The Venice lagoon - the largest Mediterranean coastal lagoon connected to the Adriatic Sea – comprises a set of 30 “valli da pesca ”, sort of artificial ecosystems that mime the ecological processes of a transitional water environment through the management of water flows and landscape arrangement. Born centuries ago to maximize provisioning Ecosystem Services (ESs), such as fishing and hunting, the valli da pesca today represent an important element within the context of the lagoon conservation. In order to analyze the role played and the effects of different management strategies, nine ESs (climate regulation, water purification, lifecycle support, aquaculture, hunting, edible plants & honey, tourism, information for cognitive development, and birdwatching) have been analyzed along with landscape indicators. We found that different management conditions influence the landscape pattern so much so the valli da pesca that maximize the same ES appear to have similar landscape indicators (e.g., landscape heterogeneity, land and water ratio, saltmarshes and land ratio, and freshwater and brackish water ratio). Moreover, the comparison between managed and non-managed valli da pesca highlights the importance of the private contribution to the maintenance and conservation, since the abandoned ones show a loss of landscape heterogeneity and provisioning ESs. Nevertheless, the persistence of geographical and morphological connections intrinsic to the very nature of these ecosystems still emerges, if considering the spatial distribution of multiple ESs capacity and flow: indeed, the provisioning ESs which are not taking place in the abandoned valli da pesca seem to be replaced by cultural ones, so that the total ESs capacity and the total flow among all the areas appear to be balanced in depicting their contribution to human wellbeing. The results are discussed considering the relevance to the ecosystem-based management of the Venice lagoon and considering the effects of private land conservation both on ESs and landscape features.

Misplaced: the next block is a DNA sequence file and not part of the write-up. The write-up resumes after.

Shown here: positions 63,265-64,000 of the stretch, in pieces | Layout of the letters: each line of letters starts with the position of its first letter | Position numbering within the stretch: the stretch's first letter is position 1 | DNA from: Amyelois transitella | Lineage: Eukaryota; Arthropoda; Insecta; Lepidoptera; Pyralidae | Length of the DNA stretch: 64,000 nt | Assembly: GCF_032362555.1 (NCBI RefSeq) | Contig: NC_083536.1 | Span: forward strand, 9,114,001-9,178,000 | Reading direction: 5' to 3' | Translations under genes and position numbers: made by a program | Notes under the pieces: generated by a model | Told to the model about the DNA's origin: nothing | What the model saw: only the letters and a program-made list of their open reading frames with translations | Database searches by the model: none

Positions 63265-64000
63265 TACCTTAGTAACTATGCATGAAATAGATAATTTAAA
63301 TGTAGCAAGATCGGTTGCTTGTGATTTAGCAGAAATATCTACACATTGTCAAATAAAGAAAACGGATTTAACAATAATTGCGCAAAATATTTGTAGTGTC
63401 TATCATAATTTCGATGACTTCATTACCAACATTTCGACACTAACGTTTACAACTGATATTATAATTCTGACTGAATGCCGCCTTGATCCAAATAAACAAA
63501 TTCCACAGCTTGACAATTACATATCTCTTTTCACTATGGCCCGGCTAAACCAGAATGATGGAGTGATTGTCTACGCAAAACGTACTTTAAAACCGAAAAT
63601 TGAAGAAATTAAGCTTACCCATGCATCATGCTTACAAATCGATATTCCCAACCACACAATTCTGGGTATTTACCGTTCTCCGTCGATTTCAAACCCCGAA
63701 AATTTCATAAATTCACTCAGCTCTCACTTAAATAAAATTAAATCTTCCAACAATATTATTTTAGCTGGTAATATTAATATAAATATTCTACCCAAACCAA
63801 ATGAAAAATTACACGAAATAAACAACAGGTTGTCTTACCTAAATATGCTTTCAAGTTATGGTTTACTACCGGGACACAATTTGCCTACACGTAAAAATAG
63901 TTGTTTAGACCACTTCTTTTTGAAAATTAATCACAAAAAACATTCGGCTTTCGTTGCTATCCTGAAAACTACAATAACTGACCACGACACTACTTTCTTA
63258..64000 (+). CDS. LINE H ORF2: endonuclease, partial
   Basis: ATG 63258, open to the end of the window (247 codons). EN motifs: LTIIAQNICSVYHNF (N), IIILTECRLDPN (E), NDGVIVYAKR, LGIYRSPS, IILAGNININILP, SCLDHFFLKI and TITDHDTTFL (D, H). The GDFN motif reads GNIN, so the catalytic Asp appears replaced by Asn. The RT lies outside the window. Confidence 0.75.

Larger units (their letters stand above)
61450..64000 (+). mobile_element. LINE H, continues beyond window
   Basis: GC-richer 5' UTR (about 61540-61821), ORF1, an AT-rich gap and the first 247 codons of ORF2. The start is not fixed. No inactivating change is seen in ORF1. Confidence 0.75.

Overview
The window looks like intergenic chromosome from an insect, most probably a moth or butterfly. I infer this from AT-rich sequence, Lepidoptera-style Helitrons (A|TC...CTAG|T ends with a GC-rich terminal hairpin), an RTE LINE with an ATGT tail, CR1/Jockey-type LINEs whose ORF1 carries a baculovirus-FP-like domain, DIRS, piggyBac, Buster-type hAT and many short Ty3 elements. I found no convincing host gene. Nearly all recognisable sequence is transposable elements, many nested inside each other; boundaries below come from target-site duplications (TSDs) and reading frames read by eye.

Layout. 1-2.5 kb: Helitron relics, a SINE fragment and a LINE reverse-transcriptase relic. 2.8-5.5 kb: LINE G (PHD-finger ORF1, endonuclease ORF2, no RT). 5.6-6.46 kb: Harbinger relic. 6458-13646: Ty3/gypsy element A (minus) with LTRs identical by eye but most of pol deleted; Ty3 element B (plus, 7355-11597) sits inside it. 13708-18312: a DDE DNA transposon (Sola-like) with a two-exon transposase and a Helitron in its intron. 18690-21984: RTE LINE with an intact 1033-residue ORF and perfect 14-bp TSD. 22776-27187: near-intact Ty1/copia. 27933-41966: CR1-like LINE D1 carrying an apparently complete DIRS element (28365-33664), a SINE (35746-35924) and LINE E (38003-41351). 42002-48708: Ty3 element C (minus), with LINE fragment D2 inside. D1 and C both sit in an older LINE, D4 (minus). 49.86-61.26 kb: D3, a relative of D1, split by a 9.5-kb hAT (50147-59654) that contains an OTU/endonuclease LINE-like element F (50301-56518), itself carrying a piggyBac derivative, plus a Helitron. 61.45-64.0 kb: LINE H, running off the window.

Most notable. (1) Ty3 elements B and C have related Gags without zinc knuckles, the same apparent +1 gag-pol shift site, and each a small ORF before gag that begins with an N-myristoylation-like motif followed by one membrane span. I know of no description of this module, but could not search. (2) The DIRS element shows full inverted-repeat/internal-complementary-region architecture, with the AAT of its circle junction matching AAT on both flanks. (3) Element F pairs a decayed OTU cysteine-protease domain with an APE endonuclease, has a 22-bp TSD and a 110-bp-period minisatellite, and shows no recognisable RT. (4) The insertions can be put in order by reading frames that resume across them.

Looking for balance: Ecosystem Services and landscape features in the valli da pesca of the Venice lagoon

Stocco Alice
;
Pranovi Fabio
2022

Abstract

The Venice lagoon - the largest Mediterranean coastal lagoon connected to the Adriatic Sea – comprises a set of 30 “valli da pesca ”, sort of artificial ecosystems that mime the ecological processes of a transitional water environment through the management of water flows and landscape arrangement. Born centuries ago to maximize provisioning Ecosystem Services (ESs), such as fishing and hunting, the valli da pesca today represent an important element within the context of the lagoon conservation. In order to analyze the role played and the effects of different management strategies, nine ESs (climate regulation, water purification, lifecycle support, aquaculture, hunting, edible plants & honey, tourism, information for cognitive development, and birdwatching) have been analyzed along with landscape indicators. We found that different management conditions influence the landscape pattern so much so the valli da pesca that maximize the same ES appear to have similar landscape indicators (e.g., landscape heterogeneity, land and water ratio, saltmarshes and land ratio, and freshwater and brackish water ratio). Moreover, the comparison between managed and non-managed valli da pesca highlights the importance of the private contribution to the maintenance and conservation, since the abandoned ones show a loss of landscape heterogeneity and provisioning ESs. Nevertheless, the persistence of geographical and morphological connections intrinsic to the very nature of these ecosystems still emerges, if considering the spatial distribution of multiple ESs capacity and flow: indeed, the provisioning ESs which are not taking place in the abandoned valli da pesca seem to be replaced by cultural ones, so that the total ESs capacity and the total flow among all the areas appear to be balanced in depicting their contribution to human wellbeing. The results are discussed considering the relevance to the ecosystem-based management of the Venice lagoon and considering the effects of private land conservation both on ESs and landscape features.
ECSA 59 Using the best scientific knowledge for the sustainable management of estuaries and coastal seas - book of abstracts
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Utilizza questo identificativo per citare o creare un link a questo documento: https://hdl.handle.net/10278/5006442
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